Primal energy unleashed on vinyl

Eighteen years after his first encounter with the Master Musicians, Brion Gysin takes Rolling Stones guitarist Brian Jones to Jajouka to experience the group’s wild and wonderful trance music. Jones spends a month recording the group and releases the album Brian Jones Presents The Pipes of Pan at Jajouka. While the Jones record brought attention to the group, leading to associations with musician/legend Ornette Coleman and writer Robert Palmer, Jones treated the music with special effects.

In 1972, Joel Rubiner made his way to Jajouka to do fresh recordings of the group. He knew that there was an audience for the unfiltered sounds of the Master Musicians of Jajouka and spends the summer with a tape machine and the musicians. Jams formed into songs, Rubiner had tapes that music freaks would die for. Hypnotic, pulsing, energetic, and discordant - the Rubiner recordings needed to be released. In 1974, Adelphi Records took a chance on the Master Musicians and released The Primal Energy That Is The Music And Ritual Of Jajouka, Morocco. When the album was released on CD, it netted the All Music Guide’s Best of Genre award.

Out of print on vinyl for over twenty years, The Primal Energy... makes a return on Sol Re Sol Records (a spin-off of avant-rock label S.S. Records). Sol Re Sol’s repressing of this classic album contains the music of the original (remastered by John Golden), plus the original liner notes by Robert Palmer. The packaging however is something new - housed in a gatefold sleeve, it includes a new cover with little seen Rubiner photographs (see above) from the time the album was recorded. The recordings and photographs have been fully licensed. The group’s publishing royalties have been paid. No one is getting exploited in order to return this wonderful music to vinyl. Fans of Sublime Frequencies, Mississippi Records, the Nonesuch Explorer series, Ocora Records, and the Ethnic Folkways series will dig this release.
That refreshingly evangelical copy comes from the website of Sol Re Sol Records. More on this path in Discord among the Master Musicians and Who are the real Master Musicians? Back in July 2007 On An Overgrown Path was saying Move over iPhone - here comes vinyl.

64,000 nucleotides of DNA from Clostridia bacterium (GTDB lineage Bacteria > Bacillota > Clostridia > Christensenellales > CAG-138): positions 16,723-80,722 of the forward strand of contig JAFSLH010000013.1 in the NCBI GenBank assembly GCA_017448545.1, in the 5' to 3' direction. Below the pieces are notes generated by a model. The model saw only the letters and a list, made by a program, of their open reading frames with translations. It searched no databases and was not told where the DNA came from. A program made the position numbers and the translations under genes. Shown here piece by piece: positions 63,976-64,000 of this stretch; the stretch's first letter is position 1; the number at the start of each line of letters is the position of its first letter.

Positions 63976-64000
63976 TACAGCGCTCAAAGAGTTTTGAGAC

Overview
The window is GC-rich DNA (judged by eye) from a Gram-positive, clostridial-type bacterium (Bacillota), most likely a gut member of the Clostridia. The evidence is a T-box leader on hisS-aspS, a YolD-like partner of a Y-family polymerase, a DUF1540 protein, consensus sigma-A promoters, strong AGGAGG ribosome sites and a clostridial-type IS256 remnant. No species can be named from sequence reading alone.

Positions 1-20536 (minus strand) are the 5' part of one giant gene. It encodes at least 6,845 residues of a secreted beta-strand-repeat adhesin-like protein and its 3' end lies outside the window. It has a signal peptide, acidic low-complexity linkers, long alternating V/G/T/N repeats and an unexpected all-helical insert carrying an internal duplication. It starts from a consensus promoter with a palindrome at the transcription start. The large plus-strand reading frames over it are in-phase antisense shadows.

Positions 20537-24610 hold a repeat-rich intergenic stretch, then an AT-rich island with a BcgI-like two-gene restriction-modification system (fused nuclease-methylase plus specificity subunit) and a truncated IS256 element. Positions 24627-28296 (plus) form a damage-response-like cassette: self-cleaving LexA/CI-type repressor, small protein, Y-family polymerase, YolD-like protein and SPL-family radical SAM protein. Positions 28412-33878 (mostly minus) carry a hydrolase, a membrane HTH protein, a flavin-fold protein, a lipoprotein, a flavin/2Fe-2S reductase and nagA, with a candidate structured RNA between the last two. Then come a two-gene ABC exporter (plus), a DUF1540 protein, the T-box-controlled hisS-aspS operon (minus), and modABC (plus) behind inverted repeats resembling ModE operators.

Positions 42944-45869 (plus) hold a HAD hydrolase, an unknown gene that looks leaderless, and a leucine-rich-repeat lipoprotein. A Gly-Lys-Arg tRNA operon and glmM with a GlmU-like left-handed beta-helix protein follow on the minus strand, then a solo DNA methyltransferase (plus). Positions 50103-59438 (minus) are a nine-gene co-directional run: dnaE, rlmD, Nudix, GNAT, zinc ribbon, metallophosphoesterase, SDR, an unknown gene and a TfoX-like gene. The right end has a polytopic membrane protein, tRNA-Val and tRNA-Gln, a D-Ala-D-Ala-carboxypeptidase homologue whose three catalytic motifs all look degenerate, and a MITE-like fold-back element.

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Pliable said…
"But while the vinyl record is impractical, fragile, bulky and expensive, it is also beautiful, evocative and, like the music it contains, synonymous with the identity both of the person who made it and the person who bought it".

Vinyl in the news today -
Anonymous said…
Well, I first bought what was called an "LP" in about 1962, and I don't think I've been without the capability to play "vinyl" since. Haven't bought any LPs other than places like EBay in a long while, and I only convert to CD those LPs which are annoyingy noisy. And I'm pleased at the vinyl revival interms of ongoing supply of equipment and parts.

However, some of what's being written about vinyl is pseudo-mystical and essentially meaningless as far as I can see.

"But while the vinyl record is impractical, fragile, bulky and expensive, ..."

No argument there.

"... it is also beautiful, evocative ..."

OK. I'm looking at an Archiv box of Bach cantatas for Advent and Christmas with Richter et al. The beauty and elegance of the package certainly drives home what's been lost with CDs.

"...and, like the music it contains, synonymous with the identity both of the person who made it and the person who bought it".

What does this mean? What could this possibly mean? I have no idea.

As I said, strikes me as pseudo-mystical.
Pliable said…
Scott, I am right with you. As has been stated here a number of times, classical music needs to bring back the mystical - pseudo or otherwise.

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